Young people who moved away to build their careers in the early aughts are seeing new potential to contribute—and flourish—in their home cities.
The revamped H Street corridor in Northeast D.C. has become a profitable place for African Americans to open bars. But they face more hurdles to getting a business running than the area's mostly white newcomers.
A new ShotSpotter report reveals troubling data, but authorities hope this tech can be used to find solutions.
The number of U.S. beermakers more than doubled between 2007 and 2012, despite a trend away from suds. That's because most newcomers are tiny and artisanal.
Independence Day celebrations are an economic boost for communities. And with budgets tight, there are several ways towns can avoid canceling their shows.
For several bars in Washington, D.C., sales have jumped 50 percent during World Cup games. The U.S. should win for pride. It should also win for the economy.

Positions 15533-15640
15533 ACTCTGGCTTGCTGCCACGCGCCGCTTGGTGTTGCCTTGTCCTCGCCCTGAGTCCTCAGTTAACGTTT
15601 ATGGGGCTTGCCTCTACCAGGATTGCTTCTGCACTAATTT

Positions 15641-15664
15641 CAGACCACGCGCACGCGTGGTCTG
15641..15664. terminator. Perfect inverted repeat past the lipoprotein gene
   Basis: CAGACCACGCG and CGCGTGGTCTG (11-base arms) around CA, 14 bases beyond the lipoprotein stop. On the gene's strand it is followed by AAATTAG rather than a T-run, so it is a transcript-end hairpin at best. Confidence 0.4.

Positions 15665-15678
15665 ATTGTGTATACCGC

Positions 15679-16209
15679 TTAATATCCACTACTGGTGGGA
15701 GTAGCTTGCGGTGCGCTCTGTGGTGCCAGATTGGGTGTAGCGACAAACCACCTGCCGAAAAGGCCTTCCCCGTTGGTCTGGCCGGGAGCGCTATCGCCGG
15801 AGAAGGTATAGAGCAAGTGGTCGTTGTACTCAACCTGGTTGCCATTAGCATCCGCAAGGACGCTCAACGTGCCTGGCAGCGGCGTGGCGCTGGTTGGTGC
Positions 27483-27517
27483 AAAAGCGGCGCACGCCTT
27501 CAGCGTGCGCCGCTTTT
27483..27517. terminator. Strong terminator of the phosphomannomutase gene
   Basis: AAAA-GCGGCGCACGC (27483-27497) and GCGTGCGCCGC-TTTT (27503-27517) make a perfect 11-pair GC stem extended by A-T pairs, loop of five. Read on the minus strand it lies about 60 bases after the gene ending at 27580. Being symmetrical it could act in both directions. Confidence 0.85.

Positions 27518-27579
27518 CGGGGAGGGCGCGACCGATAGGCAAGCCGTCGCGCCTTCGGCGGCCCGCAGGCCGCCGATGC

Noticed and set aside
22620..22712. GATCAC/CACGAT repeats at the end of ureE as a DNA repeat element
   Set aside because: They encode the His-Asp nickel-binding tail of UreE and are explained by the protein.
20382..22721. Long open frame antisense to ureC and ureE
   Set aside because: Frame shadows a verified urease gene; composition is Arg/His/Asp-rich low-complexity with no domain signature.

With one caveat: While the number of employed people may decline in an area, that doesn't necessarily mean the unemployment rate is going up.
A brewpub and a coffee shop in Minnesota's Twin Cities have used this one-time payment method to save their businesses. And there's no reason to think the model can't spread.
Just think of the traffic.
A 100,000-square-foot facility in D.C.'s Anacostia will produce 1 million pounds of produce a year and provide up to 25 permanent jobs.
San Francisco start-up Sosh delivers the best restaurants, events, and activities to your phone. But can it succeed where daily-deals sites have failed?
Organizations like River Action in Davenport, Iowa, work with governments and businesses to rebuild waterfront communities.
Forgot your wallet? No problem. Coin, PayPal, Google Wallet, Dwolla, and other tech companies are making it easier than ever to live without plastic.
The blunt-spoken billionaire mayor may be popular in Washington and New York, but that popularity doesn't extend to other parts of the country.